The CES drawings quote a plus tolerance of 0.05mm on one and a similar minus tolerance
on the other. This could result in a gap of 0.1mm between two faces if the other
two were held together. Because of this, I felt that the lugs, and possibly the table
itself, would be called upon to bend if tightened over enthusiastically.
To overcome this, I chose to increase the dimension between the two outer lugs by
nominally 2mm and similarly decrease the dimension across the two inner lugs. This
gave a nominal gap of 4mm which I filled with large washers whose thickness was adjusted
to just fill the space, more about that later. The viewer can chooser to adopt this
method or go with that on the CES drawings, in either case the methods will be the
Once more mount the castings vertically and this time machine the outer faces of
the lugs, doing this for both castings, Photograph 6. Follow this by machining their
inner faces by stepping down the cutter a few millimetres at a time, Photograph 7.
This is where I envy workshop owners who have a horizontal machine but as these are
very much in the minority in the home workshop. They could of course also machine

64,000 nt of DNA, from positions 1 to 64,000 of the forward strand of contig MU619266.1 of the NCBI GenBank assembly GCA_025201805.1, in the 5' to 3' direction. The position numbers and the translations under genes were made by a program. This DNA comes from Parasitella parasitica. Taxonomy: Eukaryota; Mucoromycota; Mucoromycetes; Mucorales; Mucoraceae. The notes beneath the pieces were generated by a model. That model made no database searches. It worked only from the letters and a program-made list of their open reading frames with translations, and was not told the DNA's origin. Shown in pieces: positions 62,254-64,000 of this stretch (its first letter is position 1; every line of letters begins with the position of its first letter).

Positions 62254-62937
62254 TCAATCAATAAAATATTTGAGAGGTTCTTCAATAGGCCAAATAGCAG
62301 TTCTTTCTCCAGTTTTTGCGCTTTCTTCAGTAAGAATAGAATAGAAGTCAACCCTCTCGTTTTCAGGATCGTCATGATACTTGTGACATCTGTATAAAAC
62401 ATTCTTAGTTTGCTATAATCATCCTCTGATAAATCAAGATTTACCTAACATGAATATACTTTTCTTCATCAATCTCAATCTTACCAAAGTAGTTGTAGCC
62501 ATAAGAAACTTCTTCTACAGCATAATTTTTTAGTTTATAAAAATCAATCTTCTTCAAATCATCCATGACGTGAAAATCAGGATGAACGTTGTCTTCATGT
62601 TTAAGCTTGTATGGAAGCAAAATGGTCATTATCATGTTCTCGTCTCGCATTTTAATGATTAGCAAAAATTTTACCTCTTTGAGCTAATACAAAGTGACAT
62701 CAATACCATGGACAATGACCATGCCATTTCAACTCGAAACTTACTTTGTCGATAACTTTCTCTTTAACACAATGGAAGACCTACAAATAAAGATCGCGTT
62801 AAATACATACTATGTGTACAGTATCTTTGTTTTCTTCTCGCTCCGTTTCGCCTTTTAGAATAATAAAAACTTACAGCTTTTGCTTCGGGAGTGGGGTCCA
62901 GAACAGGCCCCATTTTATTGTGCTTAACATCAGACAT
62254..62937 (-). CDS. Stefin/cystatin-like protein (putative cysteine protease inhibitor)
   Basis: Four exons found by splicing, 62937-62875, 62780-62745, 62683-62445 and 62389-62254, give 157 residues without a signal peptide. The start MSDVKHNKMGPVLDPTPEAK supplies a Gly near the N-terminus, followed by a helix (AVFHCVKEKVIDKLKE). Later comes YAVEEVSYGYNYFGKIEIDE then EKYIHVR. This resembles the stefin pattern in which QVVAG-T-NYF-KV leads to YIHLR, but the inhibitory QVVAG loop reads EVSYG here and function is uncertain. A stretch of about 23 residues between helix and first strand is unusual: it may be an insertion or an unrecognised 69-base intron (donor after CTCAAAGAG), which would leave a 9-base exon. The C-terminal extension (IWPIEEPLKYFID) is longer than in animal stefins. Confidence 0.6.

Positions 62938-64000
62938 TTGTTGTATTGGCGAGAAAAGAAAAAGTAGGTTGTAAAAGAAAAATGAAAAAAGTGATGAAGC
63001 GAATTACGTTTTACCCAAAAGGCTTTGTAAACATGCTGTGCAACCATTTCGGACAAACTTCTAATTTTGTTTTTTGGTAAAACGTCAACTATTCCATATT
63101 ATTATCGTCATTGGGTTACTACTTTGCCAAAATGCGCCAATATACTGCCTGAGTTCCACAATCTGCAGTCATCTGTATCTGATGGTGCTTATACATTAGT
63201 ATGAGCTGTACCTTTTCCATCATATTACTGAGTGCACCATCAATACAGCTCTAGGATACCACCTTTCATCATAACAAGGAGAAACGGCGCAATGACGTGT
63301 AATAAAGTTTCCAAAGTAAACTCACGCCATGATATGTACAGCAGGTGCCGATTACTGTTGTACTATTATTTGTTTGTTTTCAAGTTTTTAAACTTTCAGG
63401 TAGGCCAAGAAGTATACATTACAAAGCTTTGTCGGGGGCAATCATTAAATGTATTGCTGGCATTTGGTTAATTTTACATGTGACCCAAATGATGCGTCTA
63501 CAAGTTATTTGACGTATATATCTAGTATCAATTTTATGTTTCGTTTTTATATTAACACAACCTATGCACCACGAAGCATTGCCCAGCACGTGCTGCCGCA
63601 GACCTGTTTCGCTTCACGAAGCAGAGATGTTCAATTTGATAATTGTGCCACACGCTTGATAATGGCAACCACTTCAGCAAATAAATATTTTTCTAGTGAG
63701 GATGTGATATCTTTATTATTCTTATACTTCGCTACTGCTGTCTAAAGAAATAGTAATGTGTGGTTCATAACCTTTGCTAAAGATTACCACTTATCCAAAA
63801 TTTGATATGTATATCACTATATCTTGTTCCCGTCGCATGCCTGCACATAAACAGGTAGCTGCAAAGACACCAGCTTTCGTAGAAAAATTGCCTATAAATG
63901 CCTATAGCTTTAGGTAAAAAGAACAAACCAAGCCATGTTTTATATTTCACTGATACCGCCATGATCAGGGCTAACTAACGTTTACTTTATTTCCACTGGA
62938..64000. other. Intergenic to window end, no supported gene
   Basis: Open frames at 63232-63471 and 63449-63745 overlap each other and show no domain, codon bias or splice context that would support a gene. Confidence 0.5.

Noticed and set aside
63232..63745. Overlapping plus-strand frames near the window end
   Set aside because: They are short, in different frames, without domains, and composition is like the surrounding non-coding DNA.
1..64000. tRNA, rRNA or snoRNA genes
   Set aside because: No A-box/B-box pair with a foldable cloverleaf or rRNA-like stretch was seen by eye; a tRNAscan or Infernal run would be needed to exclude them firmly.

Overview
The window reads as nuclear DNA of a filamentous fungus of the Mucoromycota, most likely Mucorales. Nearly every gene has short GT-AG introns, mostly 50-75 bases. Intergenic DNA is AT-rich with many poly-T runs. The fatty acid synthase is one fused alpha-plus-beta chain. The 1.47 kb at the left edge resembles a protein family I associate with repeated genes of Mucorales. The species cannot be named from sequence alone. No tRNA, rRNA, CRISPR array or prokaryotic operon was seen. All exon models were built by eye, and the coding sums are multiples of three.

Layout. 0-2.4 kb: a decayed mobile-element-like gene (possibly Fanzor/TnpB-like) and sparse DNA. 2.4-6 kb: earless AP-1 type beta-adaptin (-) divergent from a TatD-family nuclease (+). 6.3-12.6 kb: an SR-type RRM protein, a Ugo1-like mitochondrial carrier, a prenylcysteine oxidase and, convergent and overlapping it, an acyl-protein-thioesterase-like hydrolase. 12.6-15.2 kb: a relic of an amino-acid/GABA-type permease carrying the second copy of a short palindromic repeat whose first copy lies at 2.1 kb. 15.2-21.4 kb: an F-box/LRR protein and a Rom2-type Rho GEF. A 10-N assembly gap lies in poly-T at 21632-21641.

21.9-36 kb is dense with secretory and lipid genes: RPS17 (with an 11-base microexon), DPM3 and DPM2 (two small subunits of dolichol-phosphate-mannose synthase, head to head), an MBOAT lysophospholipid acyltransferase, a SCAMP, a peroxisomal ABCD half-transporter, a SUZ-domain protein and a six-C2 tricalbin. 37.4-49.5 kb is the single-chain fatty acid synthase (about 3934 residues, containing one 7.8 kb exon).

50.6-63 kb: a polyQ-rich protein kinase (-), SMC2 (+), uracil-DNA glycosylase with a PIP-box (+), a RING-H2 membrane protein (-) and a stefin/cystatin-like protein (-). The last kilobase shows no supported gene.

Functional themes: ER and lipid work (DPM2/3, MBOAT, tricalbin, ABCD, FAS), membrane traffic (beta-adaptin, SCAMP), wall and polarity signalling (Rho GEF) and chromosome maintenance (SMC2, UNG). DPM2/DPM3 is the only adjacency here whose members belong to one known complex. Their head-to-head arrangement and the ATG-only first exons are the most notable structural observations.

the outer faces of the lugs, in all a much easier process.
Having said above that the machining is at the rough stage, I would suggest that
machining the lugs can be final with these operations. In this respect, if you adopt
my hinge pin method, full details later, you will need to reduce the width across
the outer faces of the base casting so as to keep the head of the screw within the
length of the base.
However, photograph 7 shows that the result is one having a step at each level that
I dropped the cutter to. This though is not due to me traversing the table slightly
for each level but due to my tipped cutter cutting slightly deeper at the end nearest
the shank than at the outer end. I had initially, before I removed the cutter to
measure it, thought this was due to the characteristic that a straight edge tip will
cut a convex surface unless the edge is in line with the spindle's axis. That is
with no positive or negative rake.
If you find this comment surprising seeSk. 1 which shows, albeit exaggerated, that
the radius at which the cutter cuts varies along the tip's length. I did also draw
out the situation for my cutter, allowing the CAD program to do the mathematics for
me, and found that the convex nature of the surface cut would be 0.115mm high. The
sketch is of course exaggerated.